Pet behavior experts say there are ways to tell if you are truly bonded with your dog. Mutual respect -- the foundation of any great friendship -- is often a key factor in evaluating the bond between a dog and her person.
Dogs who are closely bonded with their owners tend to keep them in sight. A well-trained dog who adores you might slip out the front door, but will probably poke her head back in to see if you're coming along on the adventure, according to Victoria Schade, author of the book, "Bonding With Your Dog: A Trainer’s Secrets for Building a Better Relationship."
Still, there are exceptions. Your dog's level of training and her age can also influence how well she listens and remains aware of your presence. "When a dog is in adolescence or younger, it is prone to be a little more on the exploratory side,” says Victoria Wells, ASPCA senior manager of behavior and training.
It doesn't necessarily mean your dog is not strongly bonded with you if she tries to go her own way, Wells says. For example, dogs in full pursuit of a squirrel or other prey might be oblivious to their owners pleas or shouts to return, Wells says. For your dog's safety, however, it's important to train her to return when you call, regardless of whatever else is happening.
Your dog's greeting is another sure sign that she loves you, according to Wells. When you come home from work, she probably wags her tail and does a happy dance by marching in place or circling all around you. Your dog might even get so excited that she leaps into the air or jumps up on you. All of this says "woo hoo!" in dog language.
A dog's enthusiasm is endearing, except when she crosses the boundaries of good behavior. Sometimes we unwittingly reinforce our dog's craziness because it looks so cute or funny. Even so, if Skippy cannot control herself, it's time to rein her in. The American Society for the Prevention of Cruelty to Animals recommends ignoring your dog if she jumps on you. In turn, also try praising and petting her when she keeps her paws to herself.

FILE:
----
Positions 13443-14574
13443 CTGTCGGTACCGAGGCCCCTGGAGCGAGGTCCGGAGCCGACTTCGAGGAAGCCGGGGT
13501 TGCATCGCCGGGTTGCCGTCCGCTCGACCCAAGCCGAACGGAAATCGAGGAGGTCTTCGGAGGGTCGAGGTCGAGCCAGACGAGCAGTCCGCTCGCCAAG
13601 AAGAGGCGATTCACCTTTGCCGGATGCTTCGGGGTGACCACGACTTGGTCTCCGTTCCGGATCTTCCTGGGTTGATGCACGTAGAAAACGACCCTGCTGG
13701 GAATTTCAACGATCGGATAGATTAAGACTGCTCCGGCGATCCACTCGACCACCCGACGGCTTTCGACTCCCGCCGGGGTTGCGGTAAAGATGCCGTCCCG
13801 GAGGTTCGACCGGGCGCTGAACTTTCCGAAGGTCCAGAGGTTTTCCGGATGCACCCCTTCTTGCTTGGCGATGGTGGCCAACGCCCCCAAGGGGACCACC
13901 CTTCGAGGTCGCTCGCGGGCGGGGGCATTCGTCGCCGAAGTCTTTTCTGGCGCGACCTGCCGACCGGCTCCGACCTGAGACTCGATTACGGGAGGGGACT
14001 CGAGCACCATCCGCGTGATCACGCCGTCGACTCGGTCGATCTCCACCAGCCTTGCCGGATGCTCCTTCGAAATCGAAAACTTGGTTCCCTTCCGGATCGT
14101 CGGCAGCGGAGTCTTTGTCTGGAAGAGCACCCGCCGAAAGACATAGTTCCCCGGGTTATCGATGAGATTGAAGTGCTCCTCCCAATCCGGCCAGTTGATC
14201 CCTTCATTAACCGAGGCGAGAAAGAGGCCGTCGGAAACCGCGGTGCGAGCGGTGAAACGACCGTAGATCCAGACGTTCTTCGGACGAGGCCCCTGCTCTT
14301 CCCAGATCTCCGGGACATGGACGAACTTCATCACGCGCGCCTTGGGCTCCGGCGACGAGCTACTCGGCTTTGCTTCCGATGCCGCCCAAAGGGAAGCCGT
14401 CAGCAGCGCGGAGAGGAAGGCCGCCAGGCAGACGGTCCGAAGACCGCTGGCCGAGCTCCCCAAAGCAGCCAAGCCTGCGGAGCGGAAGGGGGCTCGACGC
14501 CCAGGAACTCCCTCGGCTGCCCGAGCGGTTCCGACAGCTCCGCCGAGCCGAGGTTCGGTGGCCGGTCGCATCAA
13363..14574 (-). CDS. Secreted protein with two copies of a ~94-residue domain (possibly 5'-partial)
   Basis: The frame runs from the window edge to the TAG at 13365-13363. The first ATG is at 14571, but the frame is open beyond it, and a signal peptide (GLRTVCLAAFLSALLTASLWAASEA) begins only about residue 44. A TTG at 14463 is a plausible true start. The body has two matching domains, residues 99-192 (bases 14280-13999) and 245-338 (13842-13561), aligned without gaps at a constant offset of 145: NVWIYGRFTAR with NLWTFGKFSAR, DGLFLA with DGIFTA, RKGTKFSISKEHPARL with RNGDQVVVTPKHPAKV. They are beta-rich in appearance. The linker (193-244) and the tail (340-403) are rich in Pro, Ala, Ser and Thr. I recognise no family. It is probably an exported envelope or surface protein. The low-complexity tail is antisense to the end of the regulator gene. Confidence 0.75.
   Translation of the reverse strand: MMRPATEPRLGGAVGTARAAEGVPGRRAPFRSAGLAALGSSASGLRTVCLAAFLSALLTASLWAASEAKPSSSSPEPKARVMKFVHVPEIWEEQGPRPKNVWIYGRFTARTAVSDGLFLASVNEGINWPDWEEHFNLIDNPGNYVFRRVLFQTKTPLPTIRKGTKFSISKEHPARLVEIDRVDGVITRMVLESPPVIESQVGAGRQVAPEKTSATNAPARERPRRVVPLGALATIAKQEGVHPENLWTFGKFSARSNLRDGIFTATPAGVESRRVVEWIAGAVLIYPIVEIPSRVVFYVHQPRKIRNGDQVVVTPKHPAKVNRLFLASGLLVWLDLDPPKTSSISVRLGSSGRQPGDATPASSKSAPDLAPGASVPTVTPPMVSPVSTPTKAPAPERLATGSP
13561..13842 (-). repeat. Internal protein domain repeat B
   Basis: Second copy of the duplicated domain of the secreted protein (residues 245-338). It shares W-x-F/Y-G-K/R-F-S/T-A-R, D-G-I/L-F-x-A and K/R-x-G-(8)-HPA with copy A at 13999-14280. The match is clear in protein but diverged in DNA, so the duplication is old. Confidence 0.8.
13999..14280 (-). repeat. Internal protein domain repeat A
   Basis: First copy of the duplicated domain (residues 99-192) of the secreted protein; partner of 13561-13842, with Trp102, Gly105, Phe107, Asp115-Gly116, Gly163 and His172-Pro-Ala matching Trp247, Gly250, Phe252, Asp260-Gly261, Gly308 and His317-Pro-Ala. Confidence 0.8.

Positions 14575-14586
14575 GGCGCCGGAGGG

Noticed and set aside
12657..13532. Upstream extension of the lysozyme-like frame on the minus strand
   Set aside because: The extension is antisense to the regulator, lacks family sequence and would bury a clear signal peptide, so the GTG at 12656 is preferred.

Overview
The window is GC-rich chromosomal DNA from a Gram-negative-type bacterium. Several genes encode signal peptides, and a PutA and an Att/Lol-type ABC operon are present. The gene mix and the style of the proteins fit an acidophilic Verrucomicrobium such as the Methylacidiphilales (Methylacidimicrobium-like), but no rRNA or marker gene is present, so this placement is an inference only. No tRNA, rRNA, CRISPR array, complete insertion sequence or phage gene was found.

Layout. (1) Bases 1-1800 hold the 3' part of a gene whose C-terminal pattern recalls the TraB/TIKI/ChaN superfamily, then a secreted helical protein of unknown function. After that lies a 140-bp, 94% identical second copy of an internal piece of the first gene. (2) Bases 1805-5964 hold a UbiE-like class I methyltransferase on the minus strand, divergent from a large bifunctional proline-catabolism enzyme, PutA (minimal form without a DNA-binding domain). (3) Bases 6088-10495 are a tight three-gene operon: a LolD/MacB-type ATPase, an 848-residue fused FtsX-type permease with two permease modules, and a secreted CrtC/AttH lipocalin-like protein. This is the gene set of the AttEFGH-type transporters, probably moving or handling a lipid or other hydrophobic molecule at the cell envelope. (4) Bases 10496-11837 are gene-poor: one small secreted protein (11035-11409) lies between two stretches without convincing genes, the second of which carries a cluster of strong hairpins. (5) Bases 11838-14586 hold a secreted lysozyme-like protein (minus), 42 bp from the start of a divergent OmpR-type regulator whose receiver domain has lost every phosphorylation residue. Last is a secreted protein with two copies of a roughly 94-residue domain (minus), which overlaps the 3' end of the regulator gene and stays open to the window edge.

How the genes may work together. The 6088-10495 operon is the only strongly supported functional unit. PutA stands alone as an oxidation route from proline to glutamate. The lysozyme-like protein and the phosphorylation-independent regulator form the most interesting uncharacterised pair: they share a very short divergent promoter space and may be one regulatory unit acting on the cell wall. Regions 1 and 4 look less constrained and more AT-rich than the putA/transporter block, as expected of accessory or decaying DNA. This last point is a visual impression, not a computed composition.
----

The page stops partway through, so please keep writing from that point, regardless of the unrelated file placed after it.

Taking a Walk
Taking your dog out for a stroll should be fun, not a game of tug-of-war. Dogs who share a close bond with their owners tend to "check in" when they're out for a walk, according to Schade. When your dog looks up at you during the walk, she is confirming that you're an important part of it, says Schade.
For high-energy dogs, it's sometimes difficult to walk politely on a leash. But the energy and obedience factor is sometimes secondary, Schade says. This is all about your dog acknowledging your presence.
Increasing the Bond
Knowing what interests or motivates your dog is a good way to increase your bond, says Wells. Some examples are playing catch, engaging in a game of chase or occasionally giving your dog a special treat for good behavior. "Things that involve food are very reinforcing for a dog and bring human and dog closer together," Wells says.
Keeping a routine is also important and can be very calming for your dog. This includes a fairly set schedule for feeding and playtime, Wells says. Ultimately, you are the best judge of whether you and your dog share a truly close bond. If she doesn't always listen, it might simply mean a little more training is in order. When in doubt, seek out a reputable dog trainer for advice.